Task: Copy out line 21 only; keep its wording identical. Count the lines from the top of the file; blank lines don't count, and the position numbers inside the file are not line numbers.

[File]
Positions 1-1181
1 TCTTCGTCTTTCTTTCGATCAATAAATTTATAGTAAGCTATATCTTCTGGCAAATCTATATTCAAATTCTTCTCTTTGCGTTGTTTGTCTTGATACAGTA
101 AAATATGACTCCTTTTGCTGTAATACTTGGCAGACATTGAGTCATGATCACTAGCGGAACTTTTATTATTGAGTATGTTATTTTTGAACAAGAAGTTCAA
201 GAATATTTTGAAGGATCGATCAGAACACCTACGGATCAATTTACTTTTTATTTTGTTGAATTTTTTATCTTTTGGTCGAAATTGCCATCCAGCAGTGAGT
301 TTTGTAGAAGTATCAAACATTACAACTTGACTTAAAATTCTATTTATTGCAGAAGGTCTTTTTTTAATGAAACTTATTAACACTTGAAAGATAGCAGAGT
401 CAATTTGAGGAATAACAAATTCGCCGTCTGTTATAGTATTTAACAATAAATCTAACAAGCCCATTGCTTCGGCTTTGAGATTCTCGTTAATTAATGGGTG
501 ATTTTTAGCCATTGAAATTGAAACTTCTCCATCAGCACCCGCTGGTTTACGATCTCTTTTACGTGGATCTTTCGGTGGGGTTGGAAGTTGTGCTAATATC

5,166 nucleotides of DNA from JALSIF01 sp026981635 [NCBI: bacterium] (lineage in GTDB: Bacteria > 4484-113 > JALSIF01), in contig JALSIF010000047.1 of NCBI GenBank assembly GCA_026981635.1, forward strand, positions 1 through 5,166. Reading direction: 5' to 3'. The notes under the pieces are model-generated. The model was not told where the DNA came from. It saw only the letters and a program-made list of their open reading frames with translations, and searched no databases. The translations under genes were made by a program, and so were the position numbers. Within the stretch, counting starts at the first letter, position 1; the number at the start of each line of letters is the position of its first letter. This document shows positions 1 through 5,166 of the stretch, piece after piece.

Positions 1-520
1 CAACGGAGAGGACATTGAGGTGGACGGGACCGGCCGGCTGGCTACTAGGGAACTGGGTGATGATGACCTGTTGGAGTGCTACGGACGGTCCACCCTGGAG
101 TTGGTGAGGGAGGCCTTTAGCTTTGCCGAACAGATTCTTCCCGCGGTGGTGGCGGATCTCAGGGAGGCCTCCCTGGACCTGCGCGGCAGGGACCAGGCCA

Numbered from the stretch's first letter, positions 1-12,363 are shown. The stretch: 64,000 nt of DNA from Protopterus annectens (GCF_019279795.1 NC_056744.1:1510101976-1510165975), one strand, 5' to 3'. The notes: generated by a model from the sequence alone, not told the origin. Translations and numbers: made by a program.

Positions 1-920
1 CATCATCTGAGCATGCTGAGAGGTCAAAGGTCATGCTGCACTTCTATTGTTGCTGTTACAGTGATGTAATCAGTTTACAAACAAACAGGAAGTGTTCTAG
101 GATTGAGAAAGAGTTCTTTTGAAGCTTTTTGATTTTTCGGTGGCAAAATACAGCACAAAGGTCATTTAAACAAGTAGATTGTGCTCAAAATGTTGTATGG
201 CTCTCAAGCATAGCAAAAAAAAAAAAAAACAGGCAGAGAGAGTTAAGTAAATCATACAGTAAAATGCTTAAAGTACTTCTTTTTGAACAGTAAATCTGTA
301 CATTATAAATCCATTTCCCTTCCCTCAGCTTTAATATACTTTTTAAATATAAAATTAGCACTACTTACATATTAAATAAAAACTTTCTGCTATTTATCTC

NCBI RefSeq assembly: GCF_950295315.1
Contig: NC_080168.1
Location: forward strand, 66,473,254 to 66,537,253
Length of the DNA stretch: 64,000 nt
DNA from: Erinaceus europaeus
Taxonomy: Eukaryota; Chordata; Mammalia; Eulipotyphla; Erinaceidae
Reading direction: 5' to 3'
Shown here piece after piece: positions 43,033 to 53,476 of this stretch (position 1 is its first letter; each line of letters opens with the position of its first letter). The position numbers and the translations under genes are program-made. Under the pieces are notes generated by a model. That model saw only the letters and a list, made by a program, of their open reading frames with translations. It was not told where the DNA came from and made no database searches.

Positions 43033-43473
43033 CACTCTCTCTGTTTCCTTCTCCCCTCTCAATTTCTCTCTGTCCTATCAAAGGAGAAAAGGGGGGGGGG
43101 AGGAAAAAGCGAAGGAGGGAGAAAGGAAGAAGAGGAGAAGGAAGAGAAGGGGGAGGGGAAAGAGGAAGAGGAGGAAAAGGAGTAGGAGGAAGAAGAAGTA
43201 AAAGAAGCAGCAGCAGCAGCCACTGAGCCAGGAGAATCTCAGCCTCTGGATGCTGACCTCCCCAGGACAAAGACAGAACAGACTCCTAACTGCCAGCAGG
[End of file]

Length of the DNA stretch: 64,000 nt